Regional Cerebral Oximetry as an Indicator of Acute Brain Injury in Adults Undergoing Veno-Arterial Extracorporeal Membrane Oxygenation-A Prospective Pilot Study

Front Neurol. 2018 Nov 23;9:993.

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ECMO patients that develop acute brain injuries (ABIs) are observed to have worse outcomes. We evaluated the association between rScO2 and ABI in venoarterial (VA) ECMO patients.

Background: Regional cerebral oxygen saturation (rScO2) measured by near-infrared spectroscopy (NIRS) can be used to monitor brain oxygenation in extracorporeal membrane oxygenation (ECMO). ECMO patients that develop acute brain injuries (ABIs) are observed to have worse outcomes. We evaluated the association between rScO2 and ABI in venoarterial (VA) ECMO patients.

Methods: We retrospectively reviewed prospectively-collected NIRS data from patients undergoing VA ECMO from April 2016 to October 2016. Baseline demographics, ECMO and clinical characteristics, cerebral oximetry data, neuroradiographic images, and functional outcomes were reviewed for each patient. rScO2 desaturations were defined as a >25% decline from baseline or an absolute value < 40% and quantified by frequency, duration, and area under the curve per hour of NIRS monitoring (AUC rate, rScO2*min/h). The primary outcome was ABI, defined as abnormalities noted on brain computerized tomography (CT) or magnetic resonance imaging (MRI) obtained during or after ECMO therapy.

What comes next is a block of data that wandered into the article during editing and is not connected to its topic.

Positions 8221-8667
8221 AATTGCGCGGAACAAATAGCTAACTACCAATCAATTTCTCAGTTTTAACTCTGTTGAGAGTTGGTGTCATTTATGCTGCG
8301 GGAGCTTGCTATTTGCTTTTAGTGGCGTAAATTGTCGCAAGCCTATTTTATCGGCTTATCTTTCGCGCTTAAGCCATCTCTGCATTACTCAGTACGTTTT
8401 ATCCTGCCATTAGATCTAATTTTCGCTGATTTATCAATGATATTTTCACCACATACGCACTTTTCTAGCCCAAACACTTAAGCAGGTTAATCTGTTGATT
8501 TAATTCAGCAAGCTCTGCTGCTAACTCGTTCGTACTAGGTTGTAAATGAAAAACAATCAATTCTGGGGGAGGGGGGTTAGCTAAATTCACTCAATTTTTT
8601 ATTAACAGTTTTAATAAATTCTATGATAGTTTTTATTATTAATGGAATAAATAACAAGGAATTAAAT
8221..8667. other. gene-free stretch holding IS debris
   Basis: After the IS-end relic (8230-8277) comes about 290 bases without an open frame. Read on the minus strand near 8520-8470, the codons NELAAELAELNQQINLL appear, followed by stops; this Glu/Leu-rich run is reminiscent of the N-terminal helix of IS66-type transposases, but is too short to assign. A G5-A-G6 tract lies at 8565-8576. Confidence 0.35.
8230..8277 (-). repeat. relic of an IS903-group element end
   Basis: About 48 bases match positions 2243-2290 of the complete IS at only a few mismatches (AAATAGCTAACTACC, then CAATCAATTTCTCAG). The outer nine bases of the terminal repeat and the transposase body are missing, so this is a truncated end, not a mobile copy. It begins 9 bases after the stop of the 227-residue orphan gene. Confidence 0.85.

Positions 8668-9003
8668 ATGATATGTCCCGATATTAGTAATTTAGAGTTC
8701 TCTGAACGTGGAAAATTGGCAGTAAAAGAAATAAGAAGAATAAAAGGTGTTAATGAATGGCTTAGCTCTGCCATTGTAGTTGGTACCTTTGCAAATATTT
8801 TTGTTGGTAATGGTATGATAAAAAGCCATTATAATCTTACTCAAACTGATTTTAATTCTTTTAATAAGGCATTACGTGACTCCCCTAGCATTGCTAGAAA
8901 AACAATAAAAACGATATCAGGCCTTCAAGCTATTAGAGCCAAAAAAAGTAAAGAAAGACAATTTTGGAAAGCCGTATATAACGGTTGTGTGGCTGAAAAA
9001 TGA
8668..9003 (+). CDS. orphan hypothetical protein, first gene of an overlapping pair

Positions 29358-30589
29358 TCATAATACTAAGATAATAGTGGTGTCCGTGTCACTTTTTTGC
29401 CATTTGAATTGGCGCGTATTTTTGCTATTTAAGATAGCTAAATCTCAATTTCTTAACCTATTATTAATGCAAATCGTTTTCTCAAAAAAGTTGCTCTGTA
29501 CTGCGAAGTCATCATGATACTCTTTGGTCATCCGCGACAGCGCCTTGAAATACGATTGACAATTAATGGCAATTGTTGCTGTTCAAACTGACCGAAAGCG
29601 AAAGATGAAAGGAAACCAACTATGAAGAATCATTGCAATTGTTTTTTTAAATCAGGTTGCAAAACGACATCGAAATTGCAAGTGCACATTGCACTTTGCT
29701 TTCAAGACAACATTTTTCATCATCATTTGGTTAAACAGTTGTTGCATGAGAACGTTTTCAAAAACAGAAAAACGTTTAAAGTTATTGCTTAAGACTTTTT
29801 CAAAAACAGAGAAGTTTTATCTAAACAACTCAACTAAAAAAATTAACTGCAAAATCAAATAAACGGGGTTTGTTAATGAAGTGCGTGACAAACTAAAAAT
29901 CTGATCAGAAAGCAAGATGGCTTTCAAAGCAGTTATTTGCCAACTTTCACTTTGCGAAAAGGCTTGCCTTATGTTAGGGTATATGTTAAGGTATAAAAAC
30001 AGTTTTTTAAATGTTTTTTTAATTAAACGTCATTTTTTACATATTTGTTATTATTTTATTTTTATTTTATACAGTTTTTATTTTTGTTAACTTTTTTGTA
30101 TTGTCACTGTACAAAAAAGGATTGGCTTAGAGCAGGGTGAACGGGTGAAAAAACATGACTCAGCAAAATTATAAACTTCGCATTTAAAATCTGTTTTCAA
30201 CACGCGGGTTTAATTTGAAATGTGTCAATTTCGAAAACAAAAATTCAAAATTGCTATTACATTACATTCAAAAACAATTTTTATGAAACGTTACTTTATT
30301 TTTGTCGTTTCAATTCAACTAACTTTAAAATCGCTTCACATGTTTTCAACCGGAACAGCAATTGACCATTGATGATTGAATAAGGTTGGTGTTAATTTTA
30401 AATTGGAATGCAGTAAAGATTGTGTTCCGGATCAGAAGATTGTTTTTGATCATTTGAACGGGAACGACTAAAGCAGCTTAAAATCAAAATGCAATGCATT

Sample cerebral oximetry time course of patients.

Results: Eighteen of Twenty patients who underwent NIRS monitoring while on VA ECMO were included in analysis. Eleven patients (61%) experienced rScO2 desaturations. Patients with desaturations were more frequently female (73 vs. 14%, p = 0.05), had acute liver dysfunction (64 vs. 14%, p = 0.05), and higher peak total bilirubin (5.2 mg/dL vs. 1.4 mg/dL, p = 0.02). Six (33%) patients exhibited ABI, and had lower pre-ECMO Glasgow Coma Scale (GCS) scores (5 vs. 10, p = 0.03) and higher peak total bilirubin levels (7.3 vs. 1.4, p = 0.009). All ABI patients experienced rScO2 desaturation while 42% of patients without ABI experienced desaturation (p = 0.04). ABI patients had higher AUC rates than non-ABI patients (right hemisphere: 5.7 vs. 0, p = 0.01, left hemisphere: 119 vs. 0, p = 0.06), more desaturation events (13 vs. 0, p= 0.05), longer desaturation duration (2:33 vs. 0, p = 0.002), and more severe desaturation events with rScO2 < 40 (9 vs. 0, p = 0.05). Patients with ABI had lower GCS scores (post-ECMO initiation) before care withdrawal or discharge than those without ABI (10 vs. 15, p = 0.02).

Conclusions: The presence and burden of cerebral desaturations noted on NIRS cerebral oximetry are associated with secondary neurologic injury in adults undergoing VA ECMO.

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